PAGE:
Many states, such as Arkansas, make time credits available to all prisoners except prisoners serving life sentences. The First Step Act is a far more measured approach, only allowing those who test as low-risk to qualify for earned time and providing a lengthy list of excluded offenses on top of the risk assessment requirement.
3. One of the major problems with the bill is that thousands of offenders will be released almost immediately because two sections apply retroactively. That means they will not participate in any additional rehabilitation programs. The release of such a large number of prisoners at once will surely endanger public safety and will strain law enforcement’s ability to protect their communities.
This argument is incredibly misleading. Firstly, the two sections with retroactive application are are entirely separate and different provisions. The first would restore congressional intent that provides for up to 54 days of good time credits per year of incarceration. The other provision would apply the revised sentences of the Fair Sentencing Act of 2010 to all those convicted, whether sentenced prior to or after the date of that legislation’s enactment.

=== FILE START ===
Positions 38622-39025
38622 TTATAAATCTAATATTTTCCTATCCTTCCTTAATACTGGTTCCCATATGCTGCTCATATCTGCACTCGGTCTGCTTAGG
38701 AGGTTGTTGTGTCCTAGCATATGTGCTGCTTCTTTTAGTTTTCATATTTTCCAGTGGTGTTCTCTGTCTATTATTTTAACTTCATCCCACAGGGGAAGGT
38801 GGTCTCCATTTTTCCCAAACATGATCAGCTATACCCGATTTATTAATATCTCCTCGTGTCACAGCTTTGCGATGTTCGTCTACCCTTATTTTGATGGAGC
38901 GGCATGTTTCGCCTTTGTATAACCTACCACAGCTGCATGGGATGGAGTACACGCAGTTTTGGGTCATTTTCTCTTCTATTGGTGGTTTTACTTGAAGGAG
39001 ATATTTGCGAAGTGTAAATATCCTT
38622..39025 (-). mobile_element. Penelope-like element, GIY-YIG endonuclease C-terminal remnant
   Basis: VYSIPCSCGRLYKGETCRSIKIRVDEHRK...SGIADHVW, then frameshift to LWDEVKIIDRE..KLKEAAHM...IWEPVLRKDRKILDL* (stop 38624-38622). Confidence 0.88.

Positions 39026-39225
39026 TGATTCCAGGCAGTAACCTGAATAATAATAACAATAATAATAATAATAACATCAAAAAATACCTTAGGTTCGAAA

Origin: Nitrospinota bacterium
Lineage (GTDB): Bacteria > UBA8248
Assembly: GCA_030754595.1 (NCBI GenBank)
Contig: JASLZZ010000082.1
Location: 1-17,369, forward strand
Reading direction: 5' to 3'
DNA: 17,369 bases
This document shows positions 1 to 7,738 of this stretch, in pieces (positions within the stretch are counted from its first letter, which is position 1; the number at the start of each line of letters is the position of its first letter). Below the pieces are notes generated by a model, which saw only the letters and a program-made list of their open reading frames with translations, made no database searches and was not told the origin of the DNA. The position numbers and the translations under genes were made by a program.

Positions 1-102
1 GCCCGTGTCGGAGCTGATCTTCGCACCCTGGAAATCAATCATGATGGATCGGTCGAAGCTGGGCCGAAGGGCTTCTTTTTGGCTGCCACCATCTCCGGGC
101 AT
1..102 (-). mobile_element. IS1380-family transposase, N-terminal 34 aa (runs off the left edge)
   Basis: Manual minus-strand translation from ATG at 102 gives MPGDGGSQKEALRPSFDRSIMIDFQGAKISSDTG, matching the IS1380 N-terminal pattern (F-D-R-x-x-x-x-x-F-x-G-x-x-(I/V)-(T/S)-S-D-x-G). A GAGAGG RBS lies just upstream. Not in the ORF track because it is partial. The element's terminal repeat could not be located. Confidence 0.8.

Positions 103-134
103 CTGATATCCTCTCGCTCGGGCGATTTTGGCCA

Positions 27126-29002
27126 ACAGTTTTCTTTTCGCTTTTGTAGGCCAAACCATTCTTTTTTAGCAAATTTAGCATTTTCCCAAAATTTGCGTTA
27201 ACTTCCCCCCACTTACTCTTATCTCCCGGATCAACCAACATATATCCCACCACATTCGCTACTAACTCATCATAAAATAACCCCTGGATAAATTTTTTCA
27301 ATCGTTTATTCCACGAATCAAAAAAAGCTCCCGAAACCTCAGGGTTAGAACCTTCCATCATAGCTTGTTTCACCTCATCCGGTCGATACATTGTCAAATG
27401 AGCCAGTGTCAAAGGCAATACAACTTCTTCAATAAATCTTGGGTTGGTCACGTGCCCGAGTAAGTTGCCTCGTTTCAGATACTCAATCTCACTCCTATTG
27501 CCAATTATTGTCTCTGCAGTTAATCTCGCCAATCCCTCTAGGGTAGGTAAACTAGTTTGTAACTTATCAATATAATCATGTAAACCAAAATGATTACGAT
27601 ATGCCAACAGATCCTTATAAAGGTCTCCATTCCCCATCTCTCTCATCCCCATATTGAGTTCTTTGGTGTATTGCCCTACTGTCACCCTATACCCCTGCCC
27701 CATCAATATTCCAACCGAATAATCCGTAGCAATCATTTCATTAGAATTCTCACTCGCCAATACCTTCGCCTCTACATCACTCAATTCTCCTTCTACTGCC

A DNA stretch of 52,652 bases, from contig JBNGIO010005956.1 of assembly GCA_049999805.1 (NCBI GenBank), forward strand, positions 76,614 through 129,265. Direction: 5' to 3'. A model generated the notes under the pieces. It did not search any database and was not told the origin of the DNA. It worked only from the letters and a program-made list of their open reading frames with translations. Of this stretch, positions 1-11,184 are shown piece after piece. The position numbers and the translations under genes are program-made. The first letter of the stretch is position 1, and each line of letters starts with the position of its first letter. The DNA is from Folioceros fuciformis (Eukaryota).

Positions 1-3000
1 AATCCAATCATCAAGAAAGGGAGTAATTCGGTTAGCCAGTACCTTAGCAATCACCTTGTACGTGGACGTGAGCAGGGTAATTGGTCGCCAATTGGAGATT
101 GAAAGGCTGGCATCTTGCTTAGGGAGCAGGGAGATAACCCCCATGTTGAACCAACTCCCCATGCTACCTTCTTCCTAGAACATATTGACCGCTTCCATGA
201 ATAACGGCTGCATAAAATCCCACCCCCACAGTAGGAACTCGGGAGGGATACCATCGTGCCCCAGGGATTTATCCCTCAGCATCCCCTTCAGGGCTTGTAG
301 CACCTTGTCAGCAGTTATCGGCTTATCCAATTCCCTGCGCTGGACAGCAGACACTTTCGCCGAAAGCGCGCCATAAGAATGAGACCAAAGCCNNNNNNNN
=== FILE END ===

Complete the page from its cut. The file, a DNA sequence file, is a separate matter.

The restoration of congressional intent to good time credits will apply to prisoners currently incarcerated as well as those who will come into the federal correctional system in the future. All the fix in the First Step Act would do is allow prisoners eligible for good time credits under the statute which became law in 1984 to earn at most 54 days per year of good time, as is explicitly written in the statute itself.
One would think that having 54 days stated in the text would be sufficient to ensure that Congress’ intent for the statute is carried out. However, as incredible as it seems, the BOP bureaucracy claims that the number “54” as stated in the statute actually means 47 days.
Conservatives have been trying to re-establish congressional primacy in setting policy, giving less broad authority to executive agencies to interpret law however they choose. The words of a statute should be the law, not the whims of the bureaucracy. This bill does not “give” any additional time to prisoners. Rather it restores the days that the BOP has been cheating them out of for over 30 years.